PARIS — The Strategic Planning Committee is ready to begin development of the next five-year phase of what the district calls its “bridge to the future,” when it meets Monday, Feb. 25 at 5 p.m. at the central office.

The meeting will begin the process of drafting a plan of action that will build upon the current plan and guide the school district for the next five years.

“We’re not looking to rewrite the whole plan,” explained SAD 17 Director Jared Cash, who in 2014 chaired the committee that wrote the Strategic Plan that had not been updated since 1997. Instead, the committee will look at and identify what needs to be focused on, such as grading or physical facilities, and prioritize and identify strategies to address those issues.

The committee will break into two;  the larger committee comprised of a wide range of folks from business and community leaders to business leaders who will meet once a month and a smaller committee that will meet monthly to ensure the everything is logistically moving along. The plan will then be brought back before the full Board of Directors as early as December, but probably no later than May 2019, for a vote.

As the process continues throughout this year, it is expected there will be community-wide engagement sessions as there had been previously to ensure the widest range of input.

“Five years ago when we did this, we really did this from scratch. Now we have a template, a really strong plan, that has led us for four years,” said Cash. “We’ve accomplished a lot.”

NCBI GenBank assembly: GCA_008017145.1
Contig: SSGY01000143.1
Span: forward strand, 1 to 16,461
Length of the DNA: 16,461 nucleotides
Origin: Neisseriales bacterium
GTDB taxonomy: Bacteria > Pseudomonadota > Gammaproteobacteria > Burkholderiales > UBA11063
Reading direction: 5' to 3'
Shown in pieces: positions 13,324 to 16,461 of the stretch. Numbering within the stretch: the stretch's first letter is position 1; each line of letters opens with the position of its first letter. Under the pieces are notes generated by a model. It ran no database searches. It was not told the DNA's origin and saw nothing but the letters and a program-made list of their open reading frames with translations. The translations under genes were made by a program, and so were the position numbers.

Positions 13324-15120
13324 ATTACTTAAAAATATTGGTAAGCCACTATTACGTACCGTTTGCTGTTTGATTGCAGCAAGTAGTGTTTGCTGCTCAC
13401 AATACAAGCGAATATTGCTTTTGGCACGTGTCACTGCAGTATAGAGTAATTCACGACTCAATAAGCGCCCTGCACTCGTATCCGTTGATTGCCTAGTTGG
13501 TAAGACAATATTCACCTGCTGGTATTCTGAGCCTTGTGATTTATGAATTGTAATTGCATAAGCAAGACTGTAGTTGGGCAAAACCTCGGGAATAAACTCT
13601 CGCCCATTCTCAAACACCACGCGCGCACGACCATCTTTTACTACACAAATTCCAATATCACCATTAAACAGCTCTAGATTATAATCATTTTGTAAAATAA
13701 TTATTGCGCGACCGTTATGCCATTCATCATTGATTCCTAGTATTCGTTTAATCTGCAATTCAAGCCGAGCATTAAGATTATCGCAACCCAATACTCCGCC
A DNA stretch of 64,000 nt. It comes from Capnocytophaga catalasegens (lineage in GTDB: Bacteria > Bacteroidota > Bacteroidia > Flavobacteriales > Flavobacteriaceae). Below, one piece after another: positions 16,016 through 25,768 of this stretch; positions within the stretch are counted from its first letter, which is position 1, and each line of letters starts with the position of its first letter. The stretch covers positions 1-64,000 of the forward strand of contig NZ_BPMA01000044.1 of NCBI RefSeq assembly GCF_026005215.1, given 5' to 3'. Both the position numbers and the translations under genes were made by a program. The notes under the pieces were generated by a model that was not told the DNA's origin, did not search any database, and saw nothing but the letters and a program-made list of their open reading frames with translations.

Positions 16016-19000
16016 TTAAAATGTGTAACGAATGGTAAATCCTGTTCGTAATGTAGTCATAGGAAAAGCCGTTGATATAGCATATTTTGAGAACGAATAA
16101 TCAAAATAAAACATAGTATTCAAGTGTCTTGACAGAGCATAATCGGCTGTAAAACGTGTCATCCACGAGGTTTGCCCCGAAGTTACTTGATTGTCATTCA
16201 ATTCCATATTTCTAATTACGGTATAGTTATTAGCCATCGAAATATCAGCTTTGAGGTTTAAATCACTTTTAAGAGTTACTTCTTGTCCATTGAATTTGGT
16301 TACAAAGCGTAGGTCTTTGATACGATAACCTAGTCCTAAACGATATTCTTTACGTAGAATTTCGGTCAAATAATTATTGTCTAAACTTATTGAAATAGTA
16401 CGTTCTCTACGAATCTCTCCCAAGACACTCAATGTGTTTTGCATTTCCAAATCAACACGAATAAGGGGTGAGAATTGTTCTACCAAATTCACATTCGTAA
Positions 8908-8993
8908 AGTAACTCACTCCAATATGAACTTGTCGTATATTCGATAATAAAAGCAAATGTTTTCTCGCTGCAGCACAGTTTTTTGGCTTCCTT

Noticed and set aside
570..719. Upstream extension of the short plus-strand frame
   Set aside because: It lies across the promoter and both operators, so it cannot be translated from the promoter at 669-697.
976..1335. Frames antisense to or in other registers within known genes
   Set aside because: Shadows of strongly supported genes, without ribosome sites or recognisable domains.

Last month, Superintendent Rick Colpitts reviewed the results of the school district’s current Strategic Plan.

“It’s been a guidepost for us it,” Colpitts told the Board of Directors at its January 22 meeting. “It’s help steer us and prioritize projects for us.”

But the job is hardly done, he said.

“Within a year we’ll bring new plan back to the board for next five years that will provide a sail for the future,” said Colpitts.

In 2012, Colpitts told the Board of Directors it would be part of a district-wide effort to develop a vision for students. The action was being done throughout Maine school districts as many moved to customizing learning for each student.

Two years later then Strategic Planning Committee Chairman Jared Cash unveiled to fellow board members a 38-page, five-year blueprint for the direction of the Oxford Hills School District, that included everything from teaching to managing finances.


That committee represented longtime community members, alumni, parents of students, former teachers, SAD 17 board members, then current teachers and administrators. The panel had met with a facilitator over the course of a year to set a course of action for the next five years. During that time, the group held a community forum with more than 150 people to discuss the school district’s future and surveys and gather ideas.

Issues were prioritized, goals set and means to achieve them identified.

Colpitts described the building of the Strategic Plan as “like looking at your family history in It keeps multiplying.”

“There’s probably 20 things under each category,” he said.

Results reviewed

In his review of the current plan, Colpitts said teaching and learning had been set as a top priority and new ways to address those issues such as through experiential learning that involved a race car collaboration with Crazy Horse Racing in Paris and outdoor classrooms at the Roberts Farm were developed.